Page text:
• Ambystoma ;
  • anatomy;
  • hindlimb;
  • morphogenesis;
  • muscles;
  • regeneration;
  • urodele amphibians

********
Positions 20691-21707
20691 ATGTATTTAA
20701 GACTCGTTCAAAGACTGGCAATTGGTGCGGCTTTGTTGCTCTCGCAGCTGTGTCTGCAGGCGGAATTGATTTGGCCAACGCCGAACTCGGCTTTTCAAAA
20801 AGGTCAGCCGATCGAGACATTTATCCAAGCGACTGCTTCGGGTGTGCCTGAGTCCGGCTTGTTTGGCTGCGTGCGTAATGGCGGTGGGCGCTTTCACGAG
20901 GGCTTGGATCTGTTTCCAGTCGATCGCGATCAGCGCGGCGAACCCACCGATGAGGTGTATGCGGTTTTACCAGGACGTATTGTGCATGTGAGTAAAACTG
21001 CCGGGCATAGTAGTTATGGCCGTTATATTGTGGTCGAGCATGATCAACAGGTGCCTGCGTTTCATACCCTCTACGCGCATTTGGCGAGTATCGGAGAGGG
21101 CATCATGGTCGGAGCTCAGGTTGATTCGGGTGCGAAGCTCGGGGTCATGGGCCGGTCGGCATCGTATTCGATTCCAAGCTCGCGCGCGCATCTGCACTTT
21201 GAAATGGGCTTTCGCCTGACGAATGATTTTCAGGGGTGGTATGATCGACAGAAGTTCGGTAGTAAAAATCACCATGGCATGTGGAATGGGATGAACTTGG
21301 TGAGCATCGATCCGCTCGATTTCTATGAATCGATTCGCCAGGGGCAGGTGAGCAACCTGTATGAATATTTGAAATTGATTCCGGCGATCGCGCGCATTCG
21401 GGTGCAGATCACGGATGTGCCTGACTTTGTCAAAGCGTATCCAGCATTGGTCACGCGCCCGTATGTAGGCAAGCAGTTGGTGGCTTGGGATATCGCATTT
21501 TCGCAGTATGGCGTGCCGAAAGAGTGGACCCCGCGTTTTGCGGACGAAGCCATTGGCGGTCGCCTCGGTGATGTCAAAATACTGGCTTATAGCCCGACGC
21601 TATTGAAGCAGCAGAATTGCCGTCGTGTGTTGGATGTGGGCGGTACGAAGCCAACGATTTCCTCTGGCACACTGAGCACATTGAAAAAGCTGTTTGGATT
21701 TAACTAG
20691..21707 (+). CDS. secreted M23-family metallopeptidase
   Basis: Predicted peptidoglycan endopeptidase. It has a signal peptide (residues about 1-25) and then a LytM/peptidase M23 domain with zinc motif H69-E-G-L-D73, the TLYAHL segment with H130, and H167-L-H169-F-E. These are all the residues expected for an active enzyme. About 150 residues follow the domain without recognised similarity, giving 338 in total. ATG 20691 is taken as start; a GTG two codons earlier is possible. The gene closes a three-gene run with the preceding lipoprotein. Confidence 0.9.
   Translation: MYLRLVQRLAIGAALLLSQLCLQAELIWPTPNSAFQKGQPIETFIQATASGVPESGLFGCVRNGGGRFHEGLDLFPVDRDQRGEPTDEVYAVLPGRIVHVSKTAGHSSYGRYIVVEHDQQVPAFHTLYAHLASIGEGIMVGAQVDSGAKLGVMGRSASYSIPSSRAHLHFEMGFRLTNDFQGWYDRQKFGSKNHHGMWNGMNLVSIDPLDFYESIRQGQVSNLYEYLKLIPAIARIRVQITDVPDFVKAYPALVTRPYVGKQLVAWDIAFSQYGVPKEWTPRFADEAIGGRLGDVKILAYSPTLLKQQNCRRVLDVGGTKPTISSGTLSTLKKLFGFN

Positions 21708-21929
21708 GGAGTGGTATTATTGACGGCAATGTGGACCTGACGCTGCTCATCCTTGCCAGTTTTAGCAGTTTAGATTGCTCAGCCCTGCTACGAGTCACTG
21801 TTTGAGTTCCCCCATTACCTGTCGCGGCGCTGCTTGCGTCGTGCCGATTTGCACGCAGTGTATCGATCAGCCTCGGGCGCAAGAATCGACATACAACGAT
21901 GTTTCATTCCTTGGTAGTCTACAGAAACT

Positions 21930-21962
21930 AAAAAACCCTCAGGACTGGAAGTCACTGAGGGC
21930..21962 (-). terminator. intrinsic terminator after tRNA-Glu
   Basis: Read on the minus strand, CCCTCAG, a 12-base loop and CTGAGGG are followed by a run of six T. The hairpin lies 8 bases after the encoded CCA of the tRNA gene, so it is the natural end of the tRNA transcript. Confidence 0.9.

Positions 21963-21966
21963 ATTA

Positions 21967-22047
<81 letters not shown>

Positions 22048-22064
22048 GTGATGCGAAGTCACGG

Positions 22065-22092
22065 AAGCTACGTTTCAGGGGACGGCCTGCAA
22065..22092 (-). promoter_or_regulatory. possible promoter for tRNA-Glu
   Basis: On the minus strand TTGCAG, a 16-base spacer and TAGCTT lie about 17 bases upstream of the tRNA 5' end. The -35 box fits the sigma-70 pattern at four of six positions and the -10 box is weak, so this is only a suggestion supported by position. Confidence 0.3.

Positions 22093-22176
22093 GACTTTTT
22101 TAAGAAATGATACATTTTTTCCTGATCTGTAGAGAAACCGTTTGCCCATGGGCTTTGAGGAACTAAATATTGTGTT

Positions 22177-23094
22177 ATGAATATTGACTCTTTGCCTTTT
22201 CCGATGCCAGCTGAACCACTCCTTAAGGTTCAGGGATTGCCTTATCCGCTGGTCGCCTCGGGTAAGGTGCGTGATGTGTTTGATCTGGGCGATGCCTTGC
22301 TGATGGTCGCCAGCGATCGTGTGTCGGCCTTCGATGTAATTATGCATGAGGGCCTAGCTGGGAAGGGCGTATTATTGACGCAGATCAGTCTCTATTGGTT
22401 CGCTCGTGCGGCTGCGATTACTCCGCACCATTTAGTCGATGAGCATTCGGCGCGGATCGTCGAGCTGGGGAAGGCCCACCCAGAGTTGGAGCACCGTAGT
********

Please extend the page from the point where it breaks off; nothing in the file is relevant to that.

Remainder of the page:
The axolotl Ambystoma mexicanum is one of the most used model organisms in developmental and regenerative studies because it is commonly said that it can reconstitute a normal and fully functional forelimb/hindlimb after amputation. However, there is not a publication that has described in detail the regeneration of the axolotl hindlimb muscles. Here we describe and illustrate, for the first time, the regeneration of the thigh, leg and foot muscles in transgenic axolotls that express green fluorescent protein in muscle fibers and compare our results with data obtained by us and by other authors about axolotl forelimb regeneration and about fore- and hindlimb ontogeny in axolotls, frogs and other tetrapods. Our observations and comparisons point out that: (1) there are no muscle anomalies in any regenerated axolotl hindlimbs, in clear contrast to our previous study of axolotl forelimb regeneration, where we found muscle anomalies in 43% of the regenerated forelimbs; (2) during axolotl hindlimb regeneration there is a proximo-distal and a tibio-fibular morphogenetic gradient in the order of muscle regeneration and differentiation, but not a ventro-dorsal gradient, whereas our previous studies showed that in axolotl forelimb muscle regeneration there are proximo-distal, radio-ulnar and ventro-dorsal morphogenetic gradients. We discuss the broader implications of these observations for regenerative, evolutionary, developmental and morphogenetic studies.